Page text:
Photo chapter opener 20 INSERT CAPTION

advertisement
Alfred Werner
1913 Nobel Prize in Chemistry
Theory of the structure of
coordination compounds
Copyright © Houghton Mifflin Company. All rights reserved.
20a–1
Werner's
Coordination Theory
• primary valence => ion charge
• secondary valence => coordination
number
• inner sphere => ligands bonded
directly to metal ion
• outer sphere => next sheath of ions
or molecules
Copyright © Houghton Mifflin Company. All rights reserved.
20a–2
Terminology
coordinate covalent bond - covalent bond
formed by one atom donated both electrons
of shared pair; Lewis acid-base reaction
ligand - electron pair donor; Lewis base
coordination number - number of electrons
pairs accepted by central metal atom
Copyright © Houghton Mifflin Company. All rights reserved.
20a–3
Coordinate Covalent Bond
+
+
H
H
N
H
+ H+
H
H
Copyright © Houghton Mifflin Company. All rights reserved.
N H
H
H
or
H
N
H
H
20a–4
Some Common Ligand
Copyright © Houghton Mifflin Company. All rights reserved.
20a–5
More Ligands
Copyright © Houghton Mifflin Company. All rights reserved.
20a–6
Some important aspects of transition metal ions:
1. The valence electrons are in d orbitals
2. The d orbitals do not have large radial
extension
3. The d orbitals are therefore mostly
nonbonding in complexes of transition metal
ions
4. For these reasons, the effects of redox
changes are substantially smaller for
transition metals than for main group elements
Copyright © Houghton Mifflin Company. All rights reserved.
20a–8
Copyright © Houghton Mifflin Company. All rights reserved.
20a–9
Coordination Compounds: Structure
and Nomenclature
Coordination Number => 2, 4 & 6 most
common
CN
Shape
2
linear
4
tetrahedral
4
square planar
6
octahedral
Copyright © Houghton Mifflin Company. All rights reserved.
20a–10
Coordination
Number 2
Copyright © Houghton Mifflin Company. All rights reserved.
20a–11
Coordination Number 4
Copyright © Houghton Mifflin Company. All rights reserved.
20a–12
Coordination
Number 6
Copyright © Houghton Mifflin Company. All rights reserved.
20a–13
Multiplicity
Monodentate
mono => 1
di => 2
tri => 3
tetra => 4
penta => 5
hexa => 6
Copyright © Houghton Mifflin Company. All rights reserved.
Bi- or tri- dentate
bis => 2
tris => 3
tetrakis => 4
20a–14
Names
1. In naming the entire complex, the name of the cation is
given first and the anion second (just as for sodium
chloride), no matter whether the cation or the anion is the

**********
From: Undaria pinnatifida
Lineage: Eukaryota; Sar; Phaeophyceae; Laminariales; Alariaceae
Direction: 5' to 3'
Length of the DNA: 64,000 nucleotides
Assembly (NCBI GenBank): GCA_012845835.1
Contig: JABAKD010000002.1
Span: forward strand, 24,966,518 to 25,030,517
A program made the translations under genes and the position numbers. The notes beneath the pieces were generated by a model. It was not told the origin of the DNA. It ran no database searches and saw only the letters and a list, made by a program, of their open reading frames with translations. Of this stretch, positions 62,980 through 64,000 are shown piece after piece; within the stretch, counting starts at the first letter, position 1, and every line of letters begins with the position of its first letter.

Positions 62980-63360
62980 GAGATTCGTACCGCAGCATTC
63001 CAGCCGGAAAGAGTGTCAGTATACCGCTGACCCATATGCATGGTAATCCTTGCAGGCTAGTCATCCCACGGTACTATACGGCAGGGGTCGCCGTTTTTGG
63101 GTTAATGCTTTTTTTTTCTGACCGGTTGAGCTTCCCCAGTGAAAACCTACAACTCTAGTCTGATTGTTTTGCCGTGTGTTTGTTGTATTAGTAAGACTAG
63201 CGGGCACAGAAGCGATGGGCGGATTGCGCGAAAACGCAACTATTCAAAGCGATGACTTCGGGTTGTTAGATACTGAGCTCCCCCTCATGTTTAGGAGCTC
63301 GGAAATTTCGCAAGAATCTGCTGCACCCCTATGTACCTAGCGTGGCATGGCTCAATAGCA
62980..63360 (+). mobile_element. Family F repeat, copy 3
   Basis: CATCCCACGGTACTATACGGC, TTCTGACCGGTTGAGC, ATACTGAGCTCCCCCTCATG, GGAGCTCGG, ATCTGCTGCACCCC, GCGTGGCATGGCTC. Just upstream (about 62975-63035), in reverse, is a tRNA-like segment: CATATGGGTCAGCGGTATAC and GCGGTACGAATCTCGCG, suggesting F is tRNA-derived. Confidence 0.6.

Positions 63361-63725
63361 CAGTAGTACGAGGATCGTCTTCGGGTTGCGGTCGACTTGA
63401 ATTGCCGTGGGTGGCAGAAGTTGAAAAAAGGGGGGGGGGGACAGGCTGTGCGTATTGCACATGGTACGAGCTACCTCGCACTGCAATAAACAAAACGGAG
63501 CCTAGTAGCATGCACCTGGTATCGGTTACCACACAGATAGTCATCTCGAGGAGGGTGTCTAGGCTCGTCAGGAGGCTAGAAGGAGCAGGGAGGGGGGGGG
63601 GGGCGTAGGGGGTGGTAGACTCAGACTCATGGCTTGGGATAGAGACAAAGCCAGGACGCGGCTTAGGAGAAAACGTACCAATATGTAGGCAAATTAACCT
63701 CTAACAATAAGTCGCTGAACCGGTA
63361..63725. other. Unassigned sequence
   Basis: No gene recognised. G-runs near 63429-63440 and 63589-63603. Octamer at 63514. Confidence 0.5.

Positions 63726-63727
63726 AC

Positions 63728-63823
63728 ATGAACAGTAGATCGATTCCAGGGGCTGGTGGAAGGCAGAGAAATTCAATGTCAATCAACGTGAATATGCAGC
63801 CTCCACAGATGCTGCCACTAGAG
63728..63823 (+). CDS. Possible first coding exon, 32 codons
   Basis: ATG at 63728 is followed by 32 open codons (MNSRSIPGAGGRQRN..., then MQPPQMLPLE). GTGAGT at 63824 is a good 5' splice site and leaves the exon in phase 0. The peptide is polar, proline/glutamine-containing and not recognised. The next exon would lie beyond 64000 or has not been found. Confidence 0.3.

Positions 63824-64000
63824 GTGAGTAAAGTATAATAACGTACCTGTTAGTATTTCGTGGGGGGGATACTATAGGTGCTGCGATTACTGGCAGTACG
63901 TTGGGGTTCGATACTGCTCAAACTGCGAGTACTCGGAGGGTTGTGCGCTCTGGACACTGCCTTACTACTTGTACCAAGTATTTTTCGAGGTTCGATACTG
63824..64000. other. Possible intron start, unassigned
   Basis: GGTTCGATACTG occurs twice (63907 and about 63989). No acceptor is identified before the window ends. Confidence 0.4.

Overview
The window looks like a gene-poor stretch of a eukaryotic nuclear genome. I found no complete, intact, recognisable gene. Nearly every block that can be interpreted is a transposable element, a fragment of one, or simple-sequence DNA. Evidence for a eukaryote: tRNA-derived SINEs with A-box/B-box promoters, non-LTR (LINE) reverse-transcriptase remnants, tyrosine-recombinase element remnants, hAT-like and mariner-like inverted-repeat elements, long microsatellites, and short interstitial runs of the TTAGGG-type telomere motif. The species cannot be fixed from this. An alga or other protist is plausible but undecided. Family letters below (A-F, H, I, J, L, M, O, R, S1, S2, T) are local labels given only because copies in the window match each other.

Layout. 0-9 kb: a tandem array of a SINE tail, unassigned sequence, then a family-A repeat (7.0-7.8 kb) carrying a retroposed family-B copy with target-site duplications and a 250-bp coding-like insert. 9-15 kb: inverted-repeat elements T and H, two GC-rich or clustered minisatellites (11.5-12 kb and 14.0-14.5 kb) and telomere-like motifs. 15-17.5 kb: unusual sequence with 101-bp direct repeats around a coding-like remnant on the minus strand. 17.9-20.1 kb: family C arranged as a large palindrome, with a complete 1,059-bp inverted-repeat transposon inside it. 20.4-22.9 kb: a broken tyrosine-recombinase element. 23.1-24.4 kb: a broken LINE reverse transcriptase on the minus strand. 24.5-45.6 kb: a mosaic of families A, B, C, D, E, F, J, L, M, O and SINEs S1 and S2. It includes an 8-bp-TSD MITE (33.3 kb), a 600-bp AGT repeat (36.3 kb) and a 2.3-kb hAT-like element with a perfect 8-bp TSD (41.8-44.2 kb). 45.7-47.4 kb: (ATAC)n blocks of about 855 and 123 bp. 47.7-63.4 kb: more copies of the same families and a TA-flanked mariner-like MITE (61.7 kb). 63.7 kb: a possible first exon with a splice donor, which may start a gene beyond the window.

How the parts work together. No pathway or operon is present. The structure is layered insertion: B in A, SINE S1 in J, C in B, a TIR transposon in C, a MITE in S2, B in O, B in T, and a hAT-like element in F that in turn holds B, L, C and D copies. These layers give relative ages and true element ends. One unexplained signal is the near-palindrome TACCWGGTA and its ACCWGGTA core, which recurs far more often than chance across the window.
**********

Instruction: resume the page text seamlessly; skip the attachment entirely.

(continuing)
complex species.
2. In the complex ion, the name of the ligand or ligands
precedes that of the central metal atom. (This procedure is
reversed from writing formulae.)
3. Ligand names generally end with 'o' if the ligand is
negative ('chlorido' for Cl-, 'cyanido' for CN-, 'hydrido'
for H-) and unmodified if the ligand is neutral
('methanamine' for MeNH2). Special ligand names are
'aqua' for water, 'ammine' for ammonia, 'carbonyl' for
CO, 'nitrosyl' for NO.
4. A Greek prefix (mono, di, tri, tetra, penta, hexa, etc.) indicates
the number of each ligand (mono is usually omitted for a single
ligand of a given type). If the name of the ligand itself contains the
terms mono, di, tri, eg triphenylphosphine, then the ligand name is
enclosed in parentheses and its number is given with the alternate
prefixes bis, tris, tetrakis instead. For example, NiCl2(PPh3)2 is
named dichloridobis(triphenylphosphane)nickel(II).
Again, one would use diammine, for (NH3)2, but
bis(methylamine), for (NH2Me)2, to make a distinction from
dimethylamine. (Note that this ambiguity does not arise if the
preferred IUPAC name, methanamine, is used instead of
methylamine).
There is no elision of vowels or use of a hyphen, e.g. in
tetraammine and similar names. Some texts suggest that if a
ligand is "complicated" then use the bis, tris multipliers. What
constitutes "complicated" is not spelled out however, so a simpler
approach is to use them if the name of the ligand is three or more
Copyright © Houghton Mifflin Company. All rights reserved.
20a–16
5. A Roman numeral or a zero in parentheses is used to
indicate the oxidation state of the central metal atom.
6. If the complex ion is negative, the name of the metal ends in
'ATE' for example, ferrate, cuprate, nickelate, cobaltate etc.
7. If more than one ligand is present in the species, then the
ligands are named in alphabetical order regardless of the
number of each. For example, NH3 (ammine) would be
considered an 'a' ligand and come before Cl- (chlorido). (This
is where the 1971 rules differed from the 1959 rules. Some
texts still say that ligands are named in the order: neutral then
anionic).
Examples:
Copyright © Houghton Mifflin Company. All rights reserved.
20a–17
Nomenclature
Neutral molecule
[Ru(NH3)4(HSO3)2]
bis(bisulfite)tetraamineruthenium(II)
Copyright © Houghton Mifflin Company. All rights reserved.
20a–18
Nomenclature
Anionic coordination sphere
K3[Fe(CN)6]
potassium hexacyanoferrate(III)
Copyright © Houghton Mifflin Company. All rights reserved.
20a–19
Nomenclature
Cationic coordination sphere
[Cu(NH3)4]SO4
tetraaminecopper(II) sulfate
Copyright © Houghton Mifflin Company. All rights reserved.
20a–20
Nomenclature
Cationic coordination sphere & Anionic
coordination sphere
[Ti(H2O)6][CoCl6]
hexaaquatitanium(III)
hexachlorocobaltate(III)
Copyright © Houghton Mifflin Company. All rights reserved.
20a–21
Coordination Isomers
[Co(NH3)6][Cr(CN)6]
[Cr(NH3)6][Co(CN)6]
Copyright © Houghton Mifflin Company. All rights reserved.
20a–22
Copyright © Houghton Mifflin Company. All rights reserved.
20a–23
Download